Picture Books · Reading

Cornucopia: Picture Books for Autumn

It’s been a while since I’ve done a picture book blog, and since a-something like twenty of my former students had babies in the last year and b-I love fall, I’ve decided to collect some seasonal books that don’t have snowfolk or reindeer as protagonists.

  1. “Little Tree” by Loren Long. When all the trees are little, everything is great, but when fall comes, one won’t let his leaves fall because he’s afraid of the cold. The problem is that stunts his growth, and once he establishes the pattern of holding on to stuff too long, it’s hard to break. I feel personally called out by this picture book, so I love it and need to share.
  2. “Room on the Broom” by Julia Donaldson and Alex Scheffler. This is such a great book: it’s Halloweeny, but just because the character is a witch. It’s mostly about finding your tribe and protecting your homies. And when your homies are all adorable critters, that’s awesome.
  3.  “John Pig’s Halloween” by Jan L. Waldron and David McPhail is the first Halloween book my son had, and we all loved it. I’m a sucker for good verse, and John overcomes his fear by making friends with monsters, so I feel like that is a win all around. The verse is so catchy we practically memorized the whole thing, and 18 years later, we still find ourselves using a line or two in conversation when it’s appropriate, which is more often than you’d think.
  4. “Thanks for Thanksgiving” by Julie Markes and Doris Barrette is our requisite Turkey Day book, in part because of the wonderful fall-toned illustrations that include wonderful family moments but also school and play. It also includes a blank page at the end for families to write in what they’re thankful for, which makes my Bullet Journaling heart happy. Train ‘em young, I say. You want them to read? Then read. You want them to be grateful? Then be grateful. And write that stuff down, so you can remember what it was like to be grateful for Thomas trains and Fairy Fudge.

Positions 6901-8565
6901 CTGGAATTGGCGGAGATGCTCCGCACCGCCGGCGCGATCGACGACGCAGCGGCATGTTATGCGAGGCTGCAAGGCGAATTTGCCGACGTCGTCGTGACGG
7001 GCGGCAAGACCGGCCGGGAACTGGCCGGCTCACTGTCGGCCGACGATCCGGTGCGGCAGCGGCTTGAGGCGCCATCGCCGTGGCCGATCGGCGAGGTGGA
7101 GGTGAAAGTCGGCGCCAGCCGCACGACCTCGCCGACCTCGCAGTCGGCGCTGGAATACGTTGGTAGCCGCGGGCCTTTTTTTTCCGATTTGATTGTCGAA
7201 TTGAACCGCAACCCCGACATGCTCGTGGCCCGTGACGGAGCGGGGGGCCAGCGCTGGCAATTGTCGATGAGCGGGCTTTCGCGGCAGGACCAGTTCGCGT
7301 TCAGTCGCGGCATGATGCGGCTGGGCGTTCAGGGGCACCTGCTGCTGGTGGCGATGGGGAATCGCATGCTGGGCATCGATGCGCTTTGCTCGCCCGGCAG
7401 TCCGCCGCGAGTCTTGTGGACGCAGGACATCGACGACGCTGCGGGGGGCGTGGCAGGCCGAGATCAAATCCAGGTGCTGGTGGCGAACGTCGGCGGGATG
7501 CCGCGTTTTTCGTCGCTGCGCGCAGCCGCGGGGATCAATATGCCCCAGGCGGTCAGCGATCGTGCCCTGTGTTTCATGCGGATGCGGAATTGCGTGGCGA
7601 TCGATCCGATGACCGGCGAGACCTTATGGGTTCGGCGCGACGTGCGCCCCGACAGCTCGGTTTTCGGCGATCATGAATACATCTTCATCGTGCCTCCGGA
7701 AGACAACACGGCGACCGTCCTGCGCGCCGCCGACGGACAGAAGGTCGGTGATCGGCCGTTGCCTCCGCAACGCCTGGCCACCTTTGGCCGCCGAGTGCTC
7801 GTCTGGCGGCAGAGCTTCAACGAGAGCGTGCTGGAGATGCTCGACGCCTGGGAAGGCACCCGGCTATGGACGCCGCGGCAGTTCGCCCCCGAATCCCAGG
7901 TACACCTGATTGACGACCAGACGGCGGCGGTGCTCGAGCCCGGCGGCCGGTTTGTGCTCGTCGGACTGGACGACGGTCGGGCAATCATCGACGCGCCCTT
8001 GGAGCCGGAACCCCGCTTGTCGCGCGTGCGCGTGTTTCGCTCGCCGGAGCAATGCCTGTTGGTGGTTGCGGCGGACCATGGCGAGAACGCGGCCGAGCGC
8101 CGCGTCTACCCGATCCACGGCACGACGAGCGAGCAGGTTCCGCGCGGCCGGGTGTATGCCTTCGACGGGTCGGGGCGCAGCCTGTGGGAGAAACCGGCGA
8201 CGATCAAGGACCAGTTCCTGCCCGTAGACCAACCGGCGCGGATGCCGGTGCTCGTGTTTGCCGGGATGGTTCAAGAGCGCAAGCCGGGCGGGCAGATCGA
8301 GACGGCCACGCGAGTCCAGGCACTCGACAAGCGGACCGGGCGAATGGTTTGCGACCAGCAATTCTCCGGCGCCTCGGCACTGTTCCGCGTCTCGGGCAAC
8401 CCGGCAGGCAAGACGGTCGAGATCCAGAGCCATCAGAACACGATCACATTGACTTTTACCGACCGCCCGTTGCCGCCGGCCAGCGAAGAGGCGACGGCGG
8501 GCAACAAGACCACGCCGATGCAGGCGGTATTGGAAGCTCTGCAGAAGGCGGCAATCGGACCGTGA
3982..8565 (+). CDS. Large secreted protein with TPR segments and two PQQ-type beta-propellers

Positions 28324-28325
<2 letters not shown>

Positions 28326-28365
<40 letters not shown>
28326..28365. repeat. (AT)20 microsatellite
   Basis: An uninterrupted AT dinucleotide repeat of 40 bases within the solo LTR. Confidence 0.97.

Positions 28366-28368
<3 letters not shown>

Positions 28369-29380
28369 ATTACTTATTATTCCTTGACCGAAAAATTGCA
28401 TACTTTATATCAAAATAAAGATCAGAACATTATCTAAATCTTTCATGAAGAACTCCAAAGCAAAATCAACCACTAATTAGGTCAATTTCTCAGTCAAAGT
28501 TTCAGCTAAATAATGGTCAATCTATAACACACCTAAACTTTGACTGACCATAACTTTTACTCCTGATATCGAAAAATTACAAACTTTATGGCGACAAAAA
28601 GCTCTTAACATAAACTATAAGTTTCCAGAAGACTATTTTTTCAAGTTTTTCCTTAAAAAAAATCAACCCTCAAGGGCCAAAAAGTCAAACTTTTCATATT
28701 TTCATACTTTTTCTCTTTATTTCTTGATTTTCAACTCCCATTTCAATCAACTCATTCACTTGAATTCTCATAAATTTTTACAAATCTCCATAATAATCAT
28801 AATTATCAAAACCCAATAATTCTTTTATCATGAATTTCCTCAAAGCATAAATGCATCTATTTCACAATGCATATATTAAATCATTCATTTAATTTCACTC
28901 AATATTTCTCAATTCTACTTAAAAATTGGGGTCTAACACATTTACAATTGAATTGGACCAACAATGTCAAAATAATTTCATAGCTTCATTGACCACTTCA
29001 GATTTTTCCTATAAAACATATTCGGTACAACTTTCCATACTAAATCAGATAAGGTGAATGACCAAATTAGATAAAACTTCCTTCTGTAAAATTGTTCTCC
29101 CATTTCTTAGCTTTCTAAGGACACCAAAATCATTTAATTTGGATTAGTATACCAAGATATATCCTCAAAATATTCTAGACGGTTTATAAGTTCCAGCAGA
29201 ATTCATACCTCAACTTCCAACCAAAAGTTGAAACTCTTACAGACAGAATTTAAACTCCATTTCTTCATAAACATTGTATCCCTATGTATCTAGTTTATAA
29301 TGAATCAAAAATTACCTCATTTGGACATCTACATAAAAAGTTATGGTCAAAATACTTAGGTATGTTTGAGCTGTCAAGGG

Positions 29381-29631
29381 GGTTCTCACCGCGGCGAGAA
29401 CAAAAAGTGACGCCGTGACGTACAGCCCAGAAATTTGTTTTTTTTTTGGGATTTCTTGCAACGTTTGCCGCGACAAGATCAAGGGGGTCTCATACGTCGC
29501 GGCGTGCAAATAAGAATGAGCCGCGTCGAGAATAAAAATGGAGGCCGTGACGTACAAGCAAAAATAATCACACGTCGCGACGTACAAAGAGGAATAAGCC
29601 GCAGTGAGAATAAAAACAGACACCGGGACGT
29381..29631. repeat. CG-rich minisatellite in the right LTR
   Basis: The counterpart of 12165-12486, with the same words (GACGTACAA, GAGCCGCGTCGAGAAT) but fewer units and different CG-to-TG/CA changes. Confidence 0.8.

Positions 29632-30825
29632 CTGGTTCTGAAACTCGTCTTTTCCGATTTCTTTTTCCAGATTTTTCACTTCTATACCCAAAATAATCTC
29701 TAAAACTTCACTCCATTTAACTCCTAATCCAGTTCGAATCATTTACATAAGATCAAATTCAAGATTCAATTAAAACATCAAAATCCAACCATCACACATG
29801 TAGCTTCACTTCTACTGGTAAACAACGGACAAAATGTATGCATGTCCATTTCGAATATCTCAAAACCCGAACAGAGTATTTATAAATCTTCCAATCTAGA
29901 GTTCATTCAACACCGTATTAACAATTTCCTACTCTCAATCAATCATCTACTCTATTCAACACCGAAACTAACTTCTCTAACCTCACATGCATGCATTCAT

5. “The Giant Cabbage” by Chérie B. Stihler and Jeremiah Trammell. This one is adorably illustrated by Trammell and a sweet fable about coming together for a common purpose, then sharing in the fruits (or vegetables) of that labor. Fall is all about abundance, after all.
  6. “Persephone” by Sally Pomme Clayton and Virginia Lee, speaking of abundance… and what comes after the harvest.  This is a solid version of the myth of Persephone and her mom, about seasons and sorrows and cycles and the bond between life and death.
  7. “Georgie and the Robbers” by Robert Bright is not overtly a fall book, but it must take place in the fall, if one uses the illustrations as a guide. And since it’s about a ghost and an owl and a cat, it has an autumnal feel to it. It remains, after thousands of books, my very favorite book to read aloud. Part of that may be nostalgia. I had it as a kid and remember reading it when I was little, and then I read it to my kids. But when I read it to my kids, I realized how delightful the music and drama and character building is when you read it aloud. It’s amazing. It’s hard to find now, but if you want to borrow mine, or even better—ask me to read it to you—I’m down.

Happy Fall y’all.

Teaching

It Takes Twenty (or Thirty) to Tango–In Praise of Students

I teach two classes in the morning and then have office hours, and do another class in the afternoon.
Last Friday I was dead tired, and as I slouched in my office before dragging myself to the last class of the week, I was thinking I wouldn’t make it. It’s a General Education class (so a mix of English majors and lots of other folks) on folklore and fairy tales, and for that particular meeting, we read two essays on how folktales work. There was no magic or jokes inherent in the text to help me. I figured I’d do my best to lead to them through the essays they read for class, and let them go a few minutes early. There are some perks to university teaching, and I am grateful.
We went over time.
Not because I’m a good teacher; I was not on my game Friday. Because I have amazing students.
I think students place too much emphasis on the instructor when it comes to thinking about how successful a class is. I often hear them in the hall (or in my office) gushing about their favorite classes, and how fantastic the professor was.
To every student who ever thought your class was awesome (or terrible) because of the professor—I charge you to think about the rest of the humans in that class. The best planned class falls flat if the students don’t come to the party. And the best students can lift a peaky prof right out of the doldrums.